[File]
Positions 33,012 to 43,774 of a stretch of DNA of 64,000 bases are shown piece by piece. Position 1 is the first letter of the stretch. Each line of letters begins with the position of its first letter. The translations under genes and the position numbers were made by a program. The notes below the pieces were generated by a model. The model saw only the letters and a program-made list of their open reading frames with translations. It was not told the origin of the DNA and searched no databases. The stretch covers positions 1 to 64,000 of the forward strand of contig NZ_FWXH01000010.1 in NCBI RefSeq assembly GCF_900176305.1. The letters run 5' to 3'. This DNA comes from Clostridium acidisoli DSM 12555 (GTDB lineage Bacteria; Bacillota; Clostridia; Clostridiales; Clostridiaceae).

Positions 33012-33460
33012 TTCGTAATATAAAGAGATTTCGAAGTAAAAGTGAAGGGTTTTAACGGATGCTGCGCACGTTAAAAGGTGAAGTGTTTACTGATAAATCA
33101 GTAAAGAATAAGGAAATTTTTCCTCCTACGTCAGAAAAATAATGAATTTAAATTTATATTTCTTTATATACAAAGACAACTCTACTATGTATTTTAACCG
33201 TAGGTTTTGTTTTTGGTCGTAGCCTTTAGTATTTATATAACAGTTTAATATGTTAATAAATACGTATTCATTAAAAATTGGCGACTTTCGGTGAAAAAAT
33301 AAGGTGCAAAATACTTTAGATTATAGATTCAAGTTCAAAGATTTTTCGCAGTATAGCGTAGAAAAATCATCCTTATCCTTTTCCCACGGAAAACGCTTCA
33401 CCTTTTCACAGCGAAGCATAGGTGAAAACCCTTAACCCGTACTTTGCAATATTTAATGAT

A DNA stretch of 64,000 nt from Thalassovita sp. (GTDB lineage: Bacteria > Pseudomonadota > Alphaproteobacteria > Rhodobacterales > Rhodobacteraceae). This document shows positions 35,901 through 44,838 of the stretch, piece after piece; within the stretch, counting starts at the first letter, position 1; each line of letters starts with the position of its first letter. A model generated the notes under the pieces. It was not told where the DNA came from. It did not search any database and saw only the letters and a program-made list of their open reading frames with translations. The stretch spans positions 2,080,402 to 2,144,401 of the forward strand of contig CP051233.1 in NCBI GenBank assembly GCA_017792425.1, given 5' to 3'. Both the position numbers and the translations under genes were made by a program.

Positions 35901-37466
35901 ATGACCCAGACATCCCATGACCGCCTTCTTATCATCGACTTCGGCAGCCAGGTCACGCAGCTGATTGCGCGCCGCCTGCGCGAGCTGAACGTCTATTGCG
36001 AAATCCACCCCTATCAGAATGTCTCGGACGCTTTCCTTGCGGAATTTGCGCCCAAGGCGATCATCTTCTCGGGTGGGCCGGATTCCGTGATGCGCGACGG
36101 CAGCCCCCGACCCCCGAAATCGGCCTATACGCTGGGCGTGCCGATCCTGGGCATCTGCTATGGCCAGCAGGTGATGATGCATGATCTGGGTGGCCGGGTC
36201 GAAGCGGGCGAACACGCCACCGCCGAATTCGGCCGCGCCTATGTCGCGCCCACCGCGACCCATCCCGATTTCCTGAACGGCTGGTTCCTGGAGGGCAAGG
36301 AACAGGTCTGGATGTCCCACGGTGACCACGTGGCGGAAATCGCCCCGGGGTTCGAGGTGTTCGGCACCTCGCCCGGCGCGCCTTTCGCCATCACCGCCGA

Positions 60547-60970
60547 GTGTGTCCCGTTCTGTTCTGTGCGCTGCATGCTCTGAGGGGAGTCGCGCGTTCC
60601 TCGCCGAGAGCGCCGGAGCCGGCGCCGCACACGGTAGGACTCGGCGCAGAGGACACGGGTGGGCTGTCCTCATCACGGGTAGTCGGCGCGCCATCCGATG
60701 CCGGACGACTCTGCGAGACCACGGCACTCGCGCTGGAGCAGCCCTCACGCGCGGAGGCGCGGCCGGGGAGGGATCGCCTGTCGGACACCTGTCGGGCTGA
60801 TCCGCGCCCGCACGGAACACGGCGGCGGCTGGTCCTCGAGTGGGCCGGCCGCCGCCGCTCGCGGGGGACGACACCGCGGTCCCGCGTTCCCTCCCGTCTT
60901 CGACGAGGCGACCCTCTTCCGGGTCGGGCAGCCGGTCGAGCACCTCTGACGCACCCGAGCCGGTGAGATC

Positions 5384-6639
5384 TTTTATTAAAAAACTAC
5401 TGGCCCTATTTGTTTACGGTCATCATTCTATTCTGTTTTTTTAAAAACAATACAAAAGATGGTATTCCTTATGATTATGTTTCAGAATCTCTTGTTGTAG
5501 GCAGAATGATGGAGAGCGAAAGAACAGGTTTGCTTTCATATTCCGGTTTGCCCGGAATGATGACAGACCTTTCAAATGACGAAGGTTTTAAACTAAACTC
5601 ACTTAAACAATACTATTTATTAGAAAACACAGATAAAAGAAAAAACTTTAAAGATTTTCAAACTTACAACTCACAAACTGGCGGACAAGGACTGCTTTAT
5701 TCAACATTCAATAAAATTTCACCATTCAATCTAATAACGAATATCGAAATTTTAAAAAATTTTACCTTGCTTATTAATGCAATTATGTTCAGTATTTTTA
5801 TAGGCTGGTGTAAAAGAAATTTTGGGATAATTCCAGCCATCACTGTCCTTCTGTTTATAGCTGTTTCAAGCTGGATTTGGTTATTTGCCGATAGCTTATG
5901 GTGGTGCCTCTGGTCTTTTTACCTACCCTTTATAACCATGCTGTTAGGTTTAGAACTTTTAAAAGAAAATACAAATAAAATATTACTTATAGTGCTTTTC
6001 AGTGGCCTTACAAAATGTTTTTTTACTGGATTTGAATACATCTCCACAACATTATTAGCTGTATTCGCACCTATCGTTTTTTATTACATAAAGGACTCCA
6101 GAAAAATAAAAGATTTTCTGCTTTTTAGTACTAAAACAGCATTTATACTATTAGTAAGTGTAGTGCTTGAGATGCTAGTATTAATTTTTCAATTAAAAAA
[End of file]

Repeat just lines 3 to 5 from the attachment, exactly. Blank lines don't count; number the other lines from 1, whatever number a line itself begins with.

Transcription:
33012 TTCGTAATATAAAGAGATTTCGAAGTAAAAGTGAAGGGTTTTAACGGATGCTGCGCACGTTAAAAGGTGAAGTGTTTACTGATAAATCA
33101 GTAAAGAATAAGGAAATTTTTCCTCCTACGTCAGAAAAATAATGAATTTAAATTTATATTTCTTTATATACAAAGACAACTCTACTATGTATTTTAACCG
33201 TAGGTTTTGTTTTTGGTCGTAGCCTTTAGTATTTATATAACAGTTTAATATGTTAATAAATACGTATTCATTAAAAATTGGCGACTTTCGGTGAAAAAAT